Benefits of continuous insulation

Benefits of continuous insulation

Continuous insulation consists of applying a material with insulating function in such a way that there are no holes or infiltrations in the envelope of the building. This practice guarantees airtightness of the construction so you get a healthier and more efficient building.

Thermal performance of insulation materials

The “R” factor is the resistance to heat flow. This indicator is the one tested in laboratories and described in the prescriptions of materials and systems of isolation for buildings and other applications, such the industrial ones.

The fact is that a good insulating material depends not only on that numerical factor, but also on its form of application. The energy efficiency of a building will be affected if, despite the good thermal behavior of the insulating material, it is not continuous and allows the energy to escape.

Discontinuous versus continuous insulation

Materials that do not provide continuous thermal insulation need auxiliary elements to cover joints and spaces that produce unwanted air infiltrations.

This technique increases the cost of installation and maintenance of it, and it is more complicated to guarantee total tightness. Uncontrolled air leaks are usually the primary cause of failure in the energy efficiency of newly built buildings.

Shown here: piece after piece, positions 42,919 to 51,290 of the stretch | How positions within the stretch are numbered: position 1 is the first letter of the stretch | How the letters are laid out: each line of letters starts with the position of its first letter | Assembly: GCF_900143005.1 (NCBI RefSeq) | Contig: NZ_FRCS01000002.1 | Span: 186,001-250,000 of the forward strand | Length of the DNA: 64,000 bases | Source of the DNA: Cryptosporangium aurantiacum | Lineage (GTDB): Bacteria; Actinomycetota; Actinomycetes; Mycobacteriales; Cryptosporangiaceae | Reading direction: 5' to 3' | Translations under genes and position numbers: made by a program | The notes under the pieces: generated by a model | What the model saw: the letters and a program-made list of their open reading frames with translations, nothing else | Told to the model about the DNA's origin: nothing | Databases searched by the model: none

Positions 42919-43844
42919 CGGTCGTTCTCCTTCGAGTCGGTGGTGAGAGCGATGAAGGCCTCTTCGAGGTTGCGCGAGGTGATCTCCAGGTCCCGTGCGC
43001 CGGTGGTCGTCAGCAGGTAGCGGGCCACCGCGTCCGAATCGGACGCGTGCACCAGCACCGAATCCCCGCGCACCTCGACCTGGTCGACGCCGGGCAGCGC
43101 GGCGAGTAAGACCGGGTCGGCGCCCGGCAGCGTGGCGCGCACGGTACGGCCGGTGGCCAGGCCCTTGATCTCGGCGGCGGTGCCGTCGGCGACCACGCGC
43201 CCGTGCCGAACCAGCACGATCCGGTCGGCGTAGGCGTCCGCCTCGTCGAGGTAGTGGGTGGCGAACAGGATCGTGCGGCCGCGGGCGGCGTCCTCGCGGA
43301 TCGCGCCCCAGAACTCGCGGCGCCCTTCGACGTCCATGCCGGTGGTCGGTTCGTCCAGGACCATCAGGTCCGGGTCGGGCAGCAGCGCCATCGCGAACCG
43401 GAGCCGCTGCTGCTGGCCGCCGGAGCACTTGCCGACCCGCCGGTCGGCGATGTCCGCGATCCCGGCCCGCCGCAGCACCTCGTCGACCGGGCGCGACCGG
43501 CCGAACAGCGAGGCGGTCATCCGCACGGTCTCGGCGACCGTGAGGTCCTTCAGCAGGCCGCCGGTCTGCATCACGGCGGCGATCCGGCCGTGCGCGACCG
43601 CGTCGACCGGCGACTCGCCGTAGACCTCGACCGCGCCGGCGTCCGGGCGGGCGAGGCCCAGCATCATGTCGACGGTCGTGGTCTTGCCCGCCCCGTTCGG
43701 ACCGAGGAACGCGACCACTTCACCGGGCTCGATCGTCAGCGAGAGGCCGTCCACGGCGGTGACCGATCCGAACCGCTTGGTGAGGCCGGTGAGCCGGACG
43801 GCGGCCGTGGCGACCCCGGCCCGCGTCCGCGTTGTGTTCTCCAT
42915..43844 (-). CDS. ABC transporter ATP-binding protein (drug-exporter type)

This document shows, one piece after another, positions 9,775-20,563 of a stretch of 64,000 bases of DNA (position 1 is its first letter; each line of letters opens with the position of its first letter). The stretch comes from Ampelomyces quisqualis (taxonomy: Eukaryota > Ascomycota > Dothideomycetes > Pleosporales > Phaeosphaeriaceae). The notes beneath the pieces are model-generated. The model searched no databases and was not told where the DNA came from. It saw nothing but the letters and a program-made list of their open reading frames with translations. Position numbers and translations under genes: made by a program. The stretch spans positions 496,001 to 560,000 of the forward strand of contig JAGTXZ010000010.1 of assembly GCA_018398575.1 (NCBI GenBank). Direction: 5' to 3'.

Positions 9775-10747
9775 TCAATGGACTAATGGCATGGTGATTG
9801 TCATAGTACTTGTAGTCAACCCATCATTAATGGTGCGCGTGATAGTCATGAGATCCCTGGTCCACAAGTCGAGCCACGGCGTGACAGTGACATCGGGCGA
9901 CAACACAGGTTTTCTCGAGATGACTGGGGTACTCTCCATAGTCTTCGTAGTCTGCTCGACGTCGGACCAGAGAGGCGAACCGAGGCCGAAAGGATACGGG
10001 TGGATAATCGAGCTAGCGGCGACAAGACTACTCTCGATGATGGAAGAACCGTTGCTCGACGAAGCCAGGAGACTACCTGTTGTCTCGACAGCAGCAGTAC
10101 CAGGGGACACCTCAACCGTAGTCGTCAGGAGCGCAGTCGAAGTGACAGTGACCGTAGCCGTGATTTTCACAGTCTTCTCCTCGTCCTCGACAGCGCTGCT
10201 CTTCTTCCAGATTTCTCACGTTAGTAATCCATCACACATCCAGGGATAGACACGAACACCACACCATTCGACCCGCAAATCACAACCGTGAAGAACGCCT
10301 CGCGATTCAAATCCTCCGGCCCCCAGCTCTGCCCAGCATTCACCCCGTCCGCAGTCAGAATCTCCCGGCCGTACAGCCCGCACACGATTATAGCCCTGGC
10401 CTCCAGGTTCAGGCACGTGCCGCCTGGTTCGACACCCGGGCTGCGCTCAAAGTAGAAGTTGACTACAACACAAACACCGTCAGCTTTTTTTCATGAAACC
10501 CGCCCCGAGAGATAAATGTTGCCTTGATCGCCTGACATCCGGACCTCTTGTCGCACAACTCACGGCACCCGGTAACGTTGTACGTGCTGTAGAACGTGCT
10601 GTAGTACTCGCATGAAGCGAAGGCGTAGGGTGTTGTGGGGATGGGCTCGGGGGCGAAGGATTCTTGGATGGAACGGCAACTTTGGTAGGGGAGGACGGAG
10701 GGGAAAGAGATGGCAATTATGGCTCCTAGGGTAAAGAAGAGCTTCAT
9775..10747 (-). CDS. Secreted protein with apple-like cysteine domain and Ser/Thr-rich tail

Poor sealing at joints can cause that good behaviors such as conductivity or convection of heat get ruined because of unwanted air transfers.

Continuous isolation avoids those risks. In addition to saving money by improving insulation, continuous insulation improves the health of the interior of the building. The use of continuous insulation – such as that provided by polyurethane systems – decreases the risk of condensation, which prevents mold from appearing.

Continuous systems have another advantage: structural operation.

In the case of polyurethane systems, they are capable of behaving in a unitary manner together with the constructive element in which they are applied, working in solidarity with the structure of the building.

An example of this is the restoration of a roof with polyurethane systems. When using polyurethane systems to insulate a roof in a restoration process, existing problems such as poorly distributed loads or the loss of mechanical behaviour of auxiliary roofing elements, such as nails, are solved.

 

Would you like to know what are the most important aspects that you should bear in mind when choosing insulation for a building? Download the checklist now or contact us to receive more details about Synthesia International’s polyurethane systems.